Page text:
When The Times won’t let me write about it, I get it.
That’s because it’s an enormous and complex and complicated story about how we, as a society, as Americans, have evolved from one of the most technologically advanced societies on earth to one of our least technologically advanced.
And so it’s hard for me to write about the history and the politics of the Times, which is, for better or worse, part of its legacy.
And I know that for many of you, and I’m sure for many readers of the paper, it will not feel the same.
But the Times has always been a newspaper of the people, and as I was saying earlier, we were always in this for the people.
And the Times is no longer in this business for the corporate owners or the hedge fund managers or the media moguls.
It is, rather, in this, as an institution that is part of the public square, and in the public interest, and a newspaper that is as committed to its core mission as it ever has been.
I’m glad to be here to tell you that.
But I can’t write about what I’m seeing happening to this country because, as you know, it’s part of The New Yorker, and you can find me at the Times headquarters, where I am writing a series about the future of The Times.
And this is the way it’s going to be for the foreseeable future.
The Times has been on a long, long ride.
It’s been in business since 1889, when its namesake publisher, J.P. Morgan, purchased the New York Tribune.
Today, The New England Journal and Tribune, two newspapers, dominate The NewYork Times and its sister papers in New York, Chicago, Los Angeles, Philadelphia, and New York City.
Today the Times operates more than 150 newspapers and websites, more than 300 print editions and more than 20 radio stations.
Today its staffs number about 1,100.
The most popular newspaper on the planet is The New Republic, which has been in print since 1926 and which has had the most popular stories of any news source in the world.
Today The New Atlantic, The Nation, The Atlantic, and The Economist, which have all been in the news business for decades, are also among the most-read publications in the country.
Today more than two-thirds of Americans have a newspaper subscription.
And The New Times has a circulation of nearly seven million, which means that over half of our citizens, or nearly a quarter of our population, are likely to read The Times each day.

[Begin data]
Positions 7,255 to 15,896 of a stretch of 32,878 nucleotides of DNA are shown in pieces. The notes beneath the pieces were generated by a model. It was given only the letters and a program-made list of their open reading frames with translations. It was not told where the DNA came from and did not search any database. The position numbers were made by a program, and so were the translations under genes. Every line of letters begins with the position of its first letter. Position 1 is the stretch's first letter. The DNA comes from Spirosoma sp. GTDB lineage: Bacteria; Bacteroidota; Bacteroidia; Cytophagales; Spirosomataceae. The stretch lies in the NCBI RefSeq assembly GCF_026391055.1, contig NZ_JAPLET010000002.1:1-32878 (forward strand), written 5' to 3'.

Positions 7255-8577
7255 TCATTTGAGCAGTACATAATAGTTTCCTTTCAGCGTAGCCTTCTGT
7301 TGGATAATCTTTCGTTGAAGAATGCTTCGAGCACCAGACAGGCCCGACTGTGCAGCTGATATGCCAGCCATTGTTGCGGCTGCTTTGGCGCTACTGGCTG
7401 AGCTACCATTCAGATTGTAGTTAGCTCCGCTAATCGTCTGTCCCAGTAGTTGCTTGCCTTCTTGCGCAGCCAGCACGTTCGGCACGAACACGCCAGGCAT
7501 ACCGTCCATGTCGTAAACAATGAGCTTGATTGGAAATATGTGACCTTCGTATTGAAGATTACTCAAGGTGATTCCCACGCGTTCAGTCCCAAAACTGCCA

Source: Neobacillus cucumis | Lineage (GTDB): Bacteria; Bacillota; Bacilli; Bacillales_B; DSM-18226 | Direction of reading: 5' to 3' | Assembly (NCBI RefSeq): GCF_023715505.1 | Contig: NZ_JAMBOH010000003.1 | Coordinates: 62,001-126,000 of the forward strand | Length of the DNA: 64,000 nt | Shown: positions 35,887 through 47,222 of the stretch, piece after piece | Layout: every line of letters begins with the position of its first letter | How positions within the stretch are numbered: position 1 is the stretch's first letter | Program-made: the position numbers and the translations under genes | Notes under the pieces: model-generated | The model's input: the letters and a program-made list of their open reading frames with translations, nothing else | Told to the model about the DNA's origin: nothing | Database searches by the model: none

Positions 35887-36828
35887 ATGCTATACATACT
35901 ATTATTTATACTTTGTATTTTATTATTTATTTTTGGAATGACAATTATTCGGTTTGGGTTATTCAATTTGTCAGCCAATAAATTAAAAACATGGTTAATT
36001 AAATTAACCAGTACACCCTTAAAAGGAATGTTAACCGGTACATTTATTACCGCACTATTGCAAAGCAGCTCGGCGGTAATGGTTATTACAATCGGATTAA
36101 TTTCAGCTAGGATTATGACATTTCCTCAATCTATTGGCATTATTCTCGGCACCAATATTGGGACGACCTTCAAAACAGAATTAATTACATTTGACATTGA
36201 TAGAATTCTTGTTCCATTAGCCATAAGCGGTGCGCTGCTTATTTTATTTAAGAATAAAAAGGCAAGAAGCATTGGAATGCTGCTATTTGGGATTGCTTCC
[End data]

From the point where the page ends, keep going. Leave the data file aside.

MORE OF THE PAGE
And those are the numbers of people who have a right to be told what to think, to know what to believe, to be able to know how their country is doing and to be informed by their government.
Today we are seeing a resurgence of this same spirit of shared citizenship, which was once a part of what made The New American.
Today it is part and parcel of what makes The New New Yorker what it is.
But we have to get back to the roots.
The roots are in journalism, and the roots are at The New English.
The New Oxford was founded in 1782, the first English-language daily newspaper.
Its founder, Sir Walter Scott, wrote The New Ophir, and he was the first American who translated the Bible into English.
It was an important milestone in our nation’s history, and today the New English Daily News is still a news source for all Americans.
It has been for over 200 years, and it is now a trusted source of news for almost everyone.
In fact, it is so trusted that the editors of The Weekly Standard, the American newspaper of record, are from The New Standard.
And when I talk about the Times today, I mean The New Manhattan, the New Orleans Times-Picayune, The Los Angeles Times-Express, and so on.
And, yes, some of these people are from my own generation.
I am a proud descendant of The Ophirs, the newspaper pioneers who invented this tradition.
But it’s not just that I have a strong affinity for that paper or the people who ran it.
It goes deeper than that.
It went deep even to the birth of the United States itself.
In the middle of the 19th century, when the country was struggling to recover from the Great Depression, The Standard & Poet was founded by a newspaper tycoon named John Brown.
And in 1848, the year The New Jersey Times opened its first New York printing press, John Brown was the owner of The Standard.
It wasn’t until the 19s, after the Civil War, that John Brown became The New Orleans Standard.
That was when The New Zealand Standard was founded, and this was in 1876, the very same year that The New Irishman was founded.
And John Brown’s legacy is a legacy that is being repeated today.
I know The New Yorke, and that’s where I grew up